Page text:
Staffordshire Bull Terrier breed guide
Up to 15.99 inches (to shoulder)
Males and females up to 37.4lbs
10 to 14 years
The Staffordshire Bull Terrier (or “Staffy”) came from crossbreeding of the Bulldog, the Fox Terrier and the White English Terrier. It was recognised as a breed in 1935 and was originally developed in the 19th century for dogfighting – a dangerous and cruel activity that is now banned and illegal in the UK.
Since the ban on dogfighting, Staffordshire Bull Terriers have gained recognition to become a fantastic companion dog. In more recent years, this dog breed has been chosen by pet parents looking for a loving and loyal pet.
The Staffordshire Bull Terrier is a strong and stocky dog of a medium build. Not only do they have a wide chest, but they have a powerful stance and posture.
When it comes to facial features, they have a wrinkled forehead and a broad, short skull with small ears and a thick neck. It is these qualities that give the Staffordshire Bull Terrier their strong, muscular look.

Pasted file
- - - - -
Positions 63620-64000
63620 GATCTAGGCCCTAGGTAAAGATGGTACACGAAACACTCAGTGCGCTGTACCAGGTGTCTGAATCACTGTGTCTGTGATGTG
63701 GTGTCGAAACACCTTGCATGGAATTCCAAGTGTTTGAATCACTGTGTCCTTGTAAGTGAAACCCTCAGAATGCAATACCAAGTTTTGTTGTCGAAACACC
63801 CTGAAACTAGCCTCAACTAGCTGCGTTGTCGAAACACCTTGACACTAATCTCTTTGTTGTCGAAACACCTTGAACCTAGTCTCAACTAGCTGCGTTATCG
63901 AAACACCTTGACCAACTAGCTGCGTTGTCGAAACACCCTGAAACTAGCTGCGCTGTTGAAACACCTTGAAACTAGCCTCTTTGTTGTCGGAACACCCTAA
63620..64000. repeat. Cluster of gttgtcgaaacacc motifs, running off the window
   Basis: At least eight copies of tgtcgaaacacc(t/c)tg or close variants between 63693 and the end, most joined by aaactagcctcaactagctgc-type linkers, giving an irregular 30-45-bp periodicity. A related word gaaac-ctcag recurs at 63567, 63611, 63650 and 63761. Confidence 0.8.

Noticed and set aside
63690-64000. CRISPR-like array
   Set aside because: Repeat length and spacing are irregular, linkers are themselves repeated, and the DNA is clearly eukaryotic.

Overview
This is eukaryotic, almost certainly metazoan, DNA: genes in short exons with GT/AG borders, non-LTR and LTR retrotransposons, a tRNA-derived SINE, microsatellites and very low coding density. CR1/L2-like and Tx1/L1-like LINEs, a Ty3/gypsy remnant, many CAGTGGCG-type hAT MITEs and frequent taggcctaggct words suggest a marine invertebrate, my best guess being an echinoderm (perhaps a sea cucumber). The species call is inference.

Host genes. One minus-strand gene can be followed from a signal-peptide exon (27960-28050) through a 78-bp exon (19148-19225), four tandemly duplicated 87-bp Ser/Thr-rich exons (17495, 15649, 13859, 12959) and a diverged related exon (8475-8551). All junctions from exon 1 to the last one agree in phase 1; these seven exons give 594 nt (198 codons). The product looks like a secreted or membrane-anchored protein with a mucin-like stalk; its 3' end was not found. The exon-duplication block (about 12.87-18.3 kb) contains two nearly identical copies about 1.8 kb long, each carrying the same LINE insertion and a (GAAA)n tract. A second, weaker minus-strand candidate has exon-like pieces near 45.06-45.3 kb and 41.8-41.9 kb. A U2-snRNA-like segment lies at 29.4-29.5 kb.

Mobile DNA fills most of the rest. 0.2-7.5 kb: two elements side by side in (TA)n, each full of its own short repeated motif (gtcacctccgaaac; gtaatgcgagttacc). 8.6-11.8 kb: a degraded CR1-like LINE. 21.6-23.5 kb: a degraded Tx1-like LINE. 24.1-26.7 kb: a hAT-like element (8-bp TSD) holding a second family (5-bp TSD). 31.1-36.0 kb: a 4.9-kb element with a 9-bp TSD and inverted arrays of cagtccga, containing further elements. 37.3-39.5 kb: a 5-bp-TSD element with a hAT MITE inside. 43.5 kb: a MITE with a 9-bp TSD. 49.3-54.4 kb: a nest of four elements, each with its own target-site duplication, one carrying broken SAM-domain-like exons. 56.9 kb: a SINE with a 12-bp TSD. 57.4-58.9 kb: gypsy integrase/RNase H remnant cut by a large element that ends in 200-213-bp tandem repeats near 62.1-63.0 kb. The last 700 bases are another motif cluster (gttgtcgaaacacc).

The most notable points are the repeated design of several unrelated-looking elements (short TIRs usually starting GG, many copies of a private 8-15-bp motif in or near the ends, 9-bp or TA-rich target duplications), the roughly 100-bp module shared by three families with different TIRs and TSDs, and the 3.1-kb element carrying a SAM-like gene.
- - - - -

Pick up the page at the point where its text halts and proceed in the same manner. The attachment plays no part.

A Staffordshire Bull Terrier often has short hair and its coat boasts many varieties including red, fawn, light brown, white, blue, black or brown and brindle.
Despite being an incredibly brave and fearless dog, the Staffy is a very loyal dog breed and has a very high tolerance, especially when it comes to young children.
These dogs can also be calm and very obedient, making them easy to train. They are very quick to learn but can often be very stubborn, meaning that they are recommended to people who have experience of looking after dogs. They also enjoy playing and once tired out, will keep calm when brought back into the house.
Is the Staffordshire Bull Terrier for me?
If you’ve got plenty of time to cope with stubbornness and you’re looking for a loyal companion dog that loves exercising, a Staffordshire Bull Terrier may be the perfect breed for you!
It is a breed that requires frequent exercise, this means you’ll need to dedicate enough time to regularly walk them and provide them with ways to release their energy.
Because of their short hair, they require less grooming than other breeds and only need to be brushed occasionally.
They’re nicknamed the “nanny dog” because of its reputation as a fantastic companion and guardian of children.
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